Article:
Conflict Financing and Civil War in Africa: Case Study of Democratic Republic of Congo
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This Research analyzes and investigates the role of state and non-state actors in financing conflict in Africa. The research chose to analyze the conflict in the Democratic Republic of Congo because unlike any other African country DRC continues to suffer intractable conflicts that seems to have no end. The DRC conflict poses a significant threat to the stability of the continent and the world if left to continue as is. It is a known fact that DRC is strategically located at the center of Africa, this means that the risk of instability to the rest of Africa is imminent. The Domino effect of the war would create a serious crisis for Africa that could leave it vulnerable to destruction. The open truth is that the problem of one African nation becomes the probe of all African nations. If a sustainable solution is not found to stabilize DRC Africa should be prepared to deal with the consequences of which they are suffering to date. This research project examines how actors fund rebels and state officials in a bid to continuously destabilize the country for their own private commercial gains. The current body of knowledge explains that the conflict in DRC is mainly an issue of weak governance and greed proliferated by the resource curse theory. The research aims to bring a different dimension to this body of knowledge by examining the role of different actors in deliberately financing conflict in DRC. The specific objectives were to establish the role of the state and non-state and the use of booty futures as a catalyst to the conflict; to identify actors who contribute towards conflict finance in DRC and investigate ways and means in which conflict finance prolongs the war and to assess current and future international policies that can be utilized to leverage DRC from conflict and mineral exploration. The study used Political Economy theory to support and extend the existing knowledge on conflict finance because it is better placed to explain the growing commercialization of contemporary conflict that majorly arises from the extraction of lucrative natural resources for trade purposes, to attract revenue and favors for both sovereign states and non-state actors. The study is supported by a collection of both qualitative and quantitative data from multiple sources including literature review, interviews, observations and focus group discussions. The study established that DRC has experienced the worst conflict since World War II and has been named Africa’s First World War. The rich mineral resources have been argued to be the cause of this intractable war as ironic as it may sound. Furthermore, DRC hosts the largest United Nations peace keeping troops, and yet the war seems to only protract even in the fake face of current peace. This research argues that state heads transnational companies and intergovernmental organizations have played a role in fueling the conflict so as to reap the benefits of unregulated mineral trade. It is evident from the protracted conflict cycle and insecurity in eastern DRC that the conflict is increasingly dominated by economic interests rather than political motivations. As established by the study this has been done to deliberately create an unstable environment that ensures illegal exploitation of natural resources. The study recommends a call for consumers to take a lead and create a movement that will call for action against conflict mineral products and take a stand not purchase any products that have not been certified to be free from conflict minerals. UN agencies should increase their capacity building efforts to ensure previous and current development projects have been enforced and implemented. The government requires to take aggressive measures and put in place policies and laws that will provide the military will power to actively support the government and protect the country. The regional community needs to make a more deliberate effort to help DRC end the conflict and preserve peace.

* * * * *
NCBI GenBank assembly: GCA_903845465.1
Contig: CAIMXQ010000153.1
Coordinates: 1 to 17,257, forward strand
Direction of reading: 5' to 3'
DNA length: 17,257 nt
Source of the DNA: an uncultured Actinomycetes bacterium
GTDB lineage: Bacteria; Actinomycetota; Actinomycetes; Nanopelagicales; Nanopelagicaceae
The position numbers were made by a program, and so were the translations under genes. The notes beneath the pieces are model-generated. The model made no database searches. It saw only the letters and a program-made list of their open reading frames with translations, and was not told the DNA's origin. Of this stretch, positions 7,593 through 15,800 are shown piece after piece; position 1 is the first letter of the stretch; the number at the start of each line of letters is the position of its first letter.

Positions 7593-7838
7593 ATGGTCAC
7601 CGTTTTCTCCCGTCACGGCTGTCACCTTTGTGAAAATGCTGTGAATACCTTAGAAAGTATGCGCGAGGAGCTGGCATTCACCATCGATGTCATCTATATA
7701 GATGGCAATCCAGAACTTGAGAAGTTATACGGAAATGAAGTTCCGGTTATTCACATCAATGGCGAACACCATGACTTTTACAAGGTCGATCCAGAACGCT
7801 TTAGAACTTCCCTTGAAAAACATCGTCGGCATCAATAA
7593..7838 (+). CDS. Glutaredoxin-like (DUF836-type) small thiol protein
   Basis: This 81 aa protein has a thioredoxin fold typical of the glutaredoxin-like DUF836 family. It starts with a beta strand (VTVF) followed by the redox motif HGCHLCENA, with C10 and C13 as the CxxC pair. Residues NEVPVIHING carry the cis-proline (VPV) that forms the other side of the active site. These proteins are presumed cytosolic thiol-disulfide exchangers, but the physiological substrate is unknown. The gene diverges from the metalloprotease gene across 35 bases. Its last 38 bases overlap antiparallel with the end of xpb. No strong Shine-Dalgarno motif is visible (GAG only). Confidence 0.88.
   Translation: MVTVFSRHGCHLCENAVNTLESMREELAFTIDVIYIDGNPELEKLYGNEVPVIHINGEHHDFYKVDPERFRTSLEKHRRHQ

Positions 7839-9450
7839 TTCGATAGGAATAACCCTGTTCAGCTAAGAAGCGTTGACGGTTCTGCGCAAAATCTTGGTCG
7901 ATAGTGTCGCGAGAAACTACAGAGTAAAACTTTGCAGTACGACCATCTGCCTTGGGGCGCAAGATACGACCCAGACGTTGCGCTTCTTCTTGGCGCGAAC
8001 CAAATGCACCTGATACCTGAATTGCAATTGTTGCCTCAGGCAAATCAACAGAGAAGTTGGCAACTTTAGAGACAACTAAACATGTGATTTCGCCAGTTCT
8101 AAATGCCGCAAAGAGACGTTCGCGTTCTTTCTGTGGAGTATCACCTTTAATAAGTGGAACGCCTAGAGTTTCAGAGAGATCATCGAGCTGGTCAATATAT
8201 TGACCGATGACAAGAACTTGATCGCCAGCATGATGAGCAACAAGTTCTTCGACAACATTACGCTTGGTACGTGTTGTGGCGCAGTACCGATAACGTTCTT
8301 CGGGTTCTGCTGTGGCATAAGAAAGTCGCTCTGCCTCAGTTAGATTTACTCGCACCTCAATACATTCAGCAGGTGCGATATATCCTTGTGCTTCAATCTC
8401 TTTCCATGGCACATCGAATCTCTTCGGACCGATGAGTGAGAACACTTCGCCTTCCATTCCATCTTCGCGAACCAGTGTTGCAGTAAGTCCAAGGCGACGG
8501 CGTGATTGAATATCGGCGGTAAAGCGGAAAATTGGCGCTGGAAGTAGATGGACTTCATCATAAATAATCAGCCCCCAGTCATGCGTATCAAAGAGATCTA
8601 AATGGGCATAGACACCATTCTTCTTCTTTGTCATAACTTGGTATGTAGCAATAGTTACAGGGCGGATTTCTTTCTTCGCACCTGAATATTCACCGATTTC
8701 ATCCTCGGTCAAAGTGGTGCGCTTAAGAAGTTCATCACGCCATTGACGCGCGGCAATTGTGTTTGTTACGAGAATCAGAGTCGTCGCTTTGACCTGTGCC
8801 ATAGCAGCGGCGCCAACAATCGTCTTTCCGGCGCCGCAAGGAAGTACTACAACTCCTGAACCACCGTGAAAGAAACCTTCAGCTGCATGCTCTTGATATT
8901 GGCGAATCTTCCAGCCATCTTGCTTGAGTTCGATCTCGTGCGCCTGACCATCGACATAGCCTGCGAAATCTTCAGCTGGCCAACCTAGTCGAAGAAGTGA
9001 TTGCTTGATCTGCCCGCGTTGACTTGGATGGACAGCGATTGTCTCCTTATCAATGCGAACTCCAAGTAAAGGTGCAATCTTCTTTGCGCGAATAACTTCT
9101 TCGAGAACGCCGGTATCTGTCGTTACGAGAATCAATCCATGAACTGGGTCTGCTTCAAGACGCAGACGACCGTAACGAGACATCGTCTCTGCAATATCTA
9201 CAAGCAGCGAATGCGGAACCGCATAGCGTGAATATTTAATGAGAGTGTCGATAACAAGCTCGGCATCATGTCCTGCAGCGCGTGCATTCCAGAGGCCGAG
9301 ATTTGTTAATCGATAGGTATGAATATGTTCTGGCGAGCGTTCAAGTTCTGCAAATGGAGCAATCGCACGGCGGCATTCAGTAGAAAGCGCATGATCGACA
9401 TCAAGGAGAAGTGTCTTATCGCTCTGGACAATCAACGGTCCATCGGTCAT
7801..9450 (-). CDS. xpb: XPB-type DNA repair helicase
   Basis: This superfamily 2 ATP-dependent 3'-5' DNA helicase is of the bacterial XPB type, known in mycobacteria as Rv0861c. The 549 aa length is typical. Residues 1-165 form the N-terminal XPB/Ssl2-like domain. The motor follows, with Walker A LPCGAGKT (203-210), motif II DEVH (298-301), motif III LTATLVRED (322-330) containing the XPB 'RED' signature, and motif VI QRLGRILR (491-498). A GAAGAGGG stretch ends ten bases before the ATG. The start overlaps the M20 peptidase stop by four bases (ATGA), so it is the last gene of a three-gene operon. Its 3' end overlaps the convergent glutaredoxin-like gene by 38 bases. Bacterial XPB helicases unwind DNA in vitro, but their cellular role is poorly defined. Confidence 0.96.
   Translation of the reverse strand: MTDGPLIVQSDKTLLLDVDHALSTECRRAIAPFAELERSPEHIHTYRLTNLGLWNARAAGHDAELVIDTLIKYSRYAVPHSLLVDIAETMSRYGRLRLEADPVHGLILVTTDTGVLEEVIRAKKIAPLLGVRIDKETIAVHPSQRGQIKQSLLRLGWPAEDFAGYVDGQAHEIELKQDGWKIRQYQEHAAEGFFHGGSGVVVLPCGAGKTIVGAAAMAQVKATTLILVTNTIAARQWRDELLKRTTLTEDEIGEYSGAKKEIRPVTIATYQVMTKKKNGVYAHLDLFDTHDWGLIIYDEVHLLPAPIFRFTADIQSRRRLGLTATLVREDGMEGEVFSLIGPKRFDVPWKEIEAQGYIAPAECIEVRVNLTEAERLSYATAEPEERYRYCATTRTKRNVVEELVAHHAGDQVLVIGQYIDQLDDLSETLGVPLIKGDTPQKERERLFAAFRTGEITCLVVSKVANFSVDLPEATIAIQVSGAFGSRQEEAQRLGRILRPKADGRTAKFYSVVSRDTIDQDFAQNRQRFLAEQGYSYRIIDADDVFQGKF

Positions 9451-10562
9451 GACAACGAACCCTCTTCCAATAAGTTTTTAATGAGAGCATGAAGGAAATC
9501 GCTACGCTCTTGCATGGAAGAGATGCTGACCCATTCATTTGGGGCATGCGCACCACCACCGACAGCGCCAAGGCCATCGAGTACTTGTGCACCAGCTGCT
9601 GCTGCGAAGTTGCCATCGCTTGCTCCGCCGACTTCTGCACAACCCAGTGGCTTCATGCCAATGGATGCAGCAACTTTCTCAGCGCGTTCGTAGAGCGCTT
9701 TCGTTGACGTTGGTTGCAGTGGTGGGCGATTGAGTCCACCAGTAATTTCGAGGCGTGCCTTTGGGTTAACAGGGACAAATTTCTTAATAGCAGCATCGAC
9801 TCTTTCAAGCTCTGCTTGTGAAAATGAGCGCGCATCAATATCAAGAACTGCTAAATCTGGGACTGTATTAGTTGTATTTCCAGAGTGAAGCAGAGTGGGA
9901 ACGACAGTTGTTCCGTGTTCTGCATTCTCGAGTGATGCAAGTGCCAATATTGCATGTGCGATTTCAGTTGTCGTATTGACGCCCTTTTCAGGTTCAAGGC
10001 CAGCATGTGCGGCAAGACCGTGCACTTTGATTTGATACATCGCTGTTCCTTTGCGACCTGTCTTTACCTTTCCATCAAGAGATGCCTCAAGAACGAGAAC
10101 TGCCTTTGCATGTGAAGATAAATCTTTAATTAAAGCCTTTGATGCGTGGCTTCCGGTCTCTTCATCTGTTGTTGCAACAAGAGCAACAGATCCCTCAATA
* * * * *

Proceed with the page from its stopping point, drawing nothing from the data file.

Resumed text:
University of Nairobi
RightsAttribution-NonCommercial-NoDerivs 3.0 United States
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